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Malinow MR , Duell PB , Hess DL , Anderson PH , Kruger WD , Phillipson BE , Gluckman RA , Block PC , Upson BM
Reduction of plasma homocyst(e)ine levels by breakfast cereal fortified with folic acid in patients with coronary heart disease
New England Journal of Medicine. 1998 Apr 9;338(15) :1009-1015
PMID: ISI:000072969500001   
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Abstract
Background The Food and Drug Administration (FDA) has recommended that cereal-grain products be fortified with folic acid to prevent congenital neural-tube defects. Since folic acid supplementation reduces levels of plasma homocyst(e)ine, or plasma total homocysteine, which are frequently elevated in arterial occlusive disease, we hypothesized that folic acid fortification might reduce plasma homocyst(e)ine levels. Methods To test this hypothesis, we assessed the effects of breakfast cereals fortified with three levels of folic acid, and also containing the recommended dietary allowances of vitamins B-6 and B-12, in a randomized, double-blind, placebo- controlled, crossover trial in 75 men and women with coronary artery disease. Results Plasma folic acid increased and plasma homocyst(e)ine decreased proportionately with the folic acid content of the breakfast cereal. Cereal providing 127 mu g of folic acid daily, approximating the increased daily intake that may result from the FDA's enrichment policy, increased plasma folic acid by 30.8 percent (P = 0.045) but decreased plasma homocyst(e)ine by only 3.7 percent (P = 0.24). However, cereals providing 499 and 665 mu g of folic acid daily increased plasma folic acid by 64.8 percent (P < 0.001) and 105.7 percent (P = 0.001), respectively, and decreased plasma homocyst(e)ine by 11.0 percent (P < 0.001) and 14.0 percent (P = 0.001), respectively. Conclusions Cereal fortified with folic acid has the potential to increase plasma folic acid levels and reduce plasma homocyst(e)ine levels. Further clinical trials are required to determine whether folic acid fortification may prevent vascular disease. Until then, our results suggest that folic acid fortification at levels higher than that recommended by the FDA may be warranted. (C) 1998, Massachusetts Medical Society.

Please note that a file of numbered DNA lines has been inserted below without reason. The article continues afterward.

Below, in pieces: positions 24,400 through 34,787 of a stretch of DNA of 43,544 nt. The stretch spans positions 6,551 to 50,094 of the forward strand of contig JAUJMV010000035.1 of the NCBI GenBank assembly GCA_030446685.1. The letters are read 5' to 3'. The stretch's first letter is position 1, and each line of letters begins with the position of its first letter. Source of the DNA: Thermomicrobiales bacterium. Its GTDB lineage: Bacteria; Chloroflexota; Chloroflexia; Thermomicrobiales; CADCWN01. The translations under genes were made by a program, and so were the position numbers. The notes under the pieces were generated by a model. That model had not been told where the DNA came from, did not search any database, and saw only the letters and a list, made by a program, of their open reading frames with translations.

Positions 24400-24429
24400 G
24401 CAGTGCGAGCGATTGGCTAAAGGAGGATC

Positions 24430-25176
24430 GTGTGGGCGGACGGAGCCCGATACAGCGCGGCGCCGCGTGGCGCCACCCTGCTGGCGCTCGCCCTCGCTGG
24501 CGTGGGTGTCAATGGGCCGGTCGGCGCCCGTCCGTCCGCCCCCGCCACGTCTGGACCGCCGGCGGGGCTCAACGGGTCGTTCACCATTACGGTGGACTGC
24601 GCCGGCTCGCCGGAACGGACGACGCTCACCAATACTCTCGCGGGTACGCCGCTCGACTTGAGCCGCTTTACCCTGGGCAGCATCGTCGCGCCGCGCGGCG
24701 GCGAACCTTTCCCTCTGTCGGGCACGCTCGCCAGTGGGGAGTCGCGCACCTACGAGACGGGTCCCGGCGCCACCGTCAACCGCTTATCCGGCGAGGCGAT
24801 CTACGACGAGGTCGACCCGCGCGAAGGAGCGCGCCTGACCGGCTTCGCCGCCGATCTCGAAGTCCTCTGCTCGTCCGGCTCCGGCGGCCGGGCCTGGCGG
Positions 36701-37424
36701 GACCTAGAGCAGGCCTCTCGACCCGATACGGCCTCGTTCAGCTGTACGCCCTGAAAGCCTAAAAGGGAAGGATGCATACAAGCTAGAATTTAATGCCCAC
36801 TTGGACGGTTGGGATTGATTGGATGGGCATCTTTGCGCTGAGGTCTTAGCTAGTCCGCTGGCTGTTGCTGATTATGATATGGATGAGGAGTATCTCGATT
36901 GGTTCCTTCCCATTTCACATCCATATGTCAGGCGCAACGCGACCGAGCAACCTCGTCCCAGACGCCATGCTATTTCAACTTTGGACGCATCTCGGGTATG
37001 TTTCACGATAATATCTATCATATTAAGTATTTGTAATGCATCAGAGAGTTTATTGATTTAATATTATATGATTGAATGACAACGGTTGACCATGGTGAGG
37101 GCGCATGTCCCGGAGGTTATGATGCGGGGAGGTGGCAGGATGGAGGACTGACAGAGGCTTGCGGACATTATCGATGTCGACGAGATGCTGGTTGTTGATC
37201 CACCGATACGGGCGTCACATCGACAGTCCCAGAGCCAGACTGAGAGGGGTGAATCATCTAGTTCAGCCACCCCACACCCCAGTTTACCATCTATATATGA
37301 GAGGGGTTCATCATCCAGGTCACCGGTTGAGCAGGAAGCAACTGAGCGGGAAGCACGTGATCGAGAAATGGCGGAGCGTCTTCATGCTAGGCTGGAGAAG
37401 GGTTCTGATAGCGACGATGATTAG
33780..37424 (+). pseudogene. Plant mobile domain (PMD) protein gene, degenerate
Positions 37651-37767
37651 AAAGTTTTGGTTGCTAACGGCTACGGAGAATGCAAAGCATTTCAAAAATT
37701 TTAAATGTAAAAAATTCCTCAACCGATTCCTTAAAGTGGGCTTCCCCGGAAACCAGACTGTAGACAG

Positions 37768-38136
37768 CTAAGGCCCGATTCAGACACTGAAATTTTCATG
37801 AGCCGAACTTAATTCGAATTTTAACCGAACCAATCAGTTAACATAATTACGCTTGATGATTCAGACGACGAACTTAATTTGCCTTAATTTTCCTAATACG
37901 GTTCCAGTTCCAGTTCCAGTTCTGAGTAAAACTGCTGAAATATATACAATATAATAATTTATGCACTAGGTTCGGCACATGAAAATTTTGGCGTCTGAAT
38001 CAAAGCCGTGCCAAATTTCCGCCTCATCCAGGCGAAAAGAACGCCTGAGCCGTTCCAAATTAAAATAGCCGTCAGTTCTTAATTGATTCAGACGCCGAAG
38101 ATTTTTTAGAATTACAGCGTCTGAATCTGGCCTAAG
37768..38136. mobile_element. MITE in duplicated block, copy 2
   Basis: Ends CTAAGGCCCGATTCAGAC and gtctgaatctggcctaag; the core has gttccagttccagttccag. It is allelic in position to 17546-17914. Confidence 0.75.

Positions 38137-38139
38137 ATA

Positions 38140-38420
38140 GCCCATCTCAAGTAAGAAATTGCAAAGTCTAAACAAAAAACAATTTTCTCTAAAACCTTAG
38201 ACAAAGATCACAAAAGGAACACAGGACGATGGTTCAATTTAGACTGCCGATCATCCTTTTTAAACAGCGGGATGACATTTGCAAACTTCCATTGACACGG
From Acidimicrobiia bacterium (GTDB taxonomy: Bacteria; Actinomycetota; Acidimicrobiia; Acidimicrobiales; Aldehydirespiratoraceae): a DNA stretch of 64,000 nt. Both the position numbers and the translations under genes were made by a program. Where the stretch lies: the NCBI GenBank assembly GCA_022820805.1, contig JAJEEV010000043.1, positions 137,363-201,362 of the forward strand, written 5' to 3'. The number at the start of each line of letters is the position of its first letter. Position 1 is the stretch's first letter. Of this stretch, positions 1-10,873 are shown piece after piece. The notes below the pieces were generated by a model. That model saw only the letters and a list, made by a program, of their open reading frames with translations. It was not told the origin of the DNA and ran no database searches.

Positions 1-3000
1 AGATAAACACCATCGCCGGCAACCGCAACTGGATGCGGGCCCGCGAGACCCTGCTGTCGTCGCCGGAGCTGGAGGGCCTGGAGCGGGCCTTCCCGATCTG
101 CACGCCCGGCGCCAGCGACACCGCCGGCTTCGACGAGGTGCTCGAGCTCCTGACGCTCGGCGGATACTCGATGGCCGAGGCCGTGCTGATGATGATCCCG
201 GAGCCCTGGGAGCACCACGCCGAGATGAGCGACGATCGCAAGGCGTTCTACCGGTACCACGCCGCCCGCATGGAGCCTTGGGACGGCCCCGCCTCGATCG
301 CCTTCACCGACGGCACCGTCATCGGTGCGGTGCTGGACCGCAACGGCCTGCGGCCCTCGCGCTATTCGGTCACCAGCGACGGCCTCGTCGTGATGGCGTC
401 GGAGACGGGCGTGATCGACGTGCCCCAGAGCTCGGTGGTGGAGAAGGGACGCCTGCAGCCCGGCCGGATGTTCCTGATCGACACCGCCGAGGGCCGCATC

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Times Cited: 176 English Article ZG134 N ENGL J MED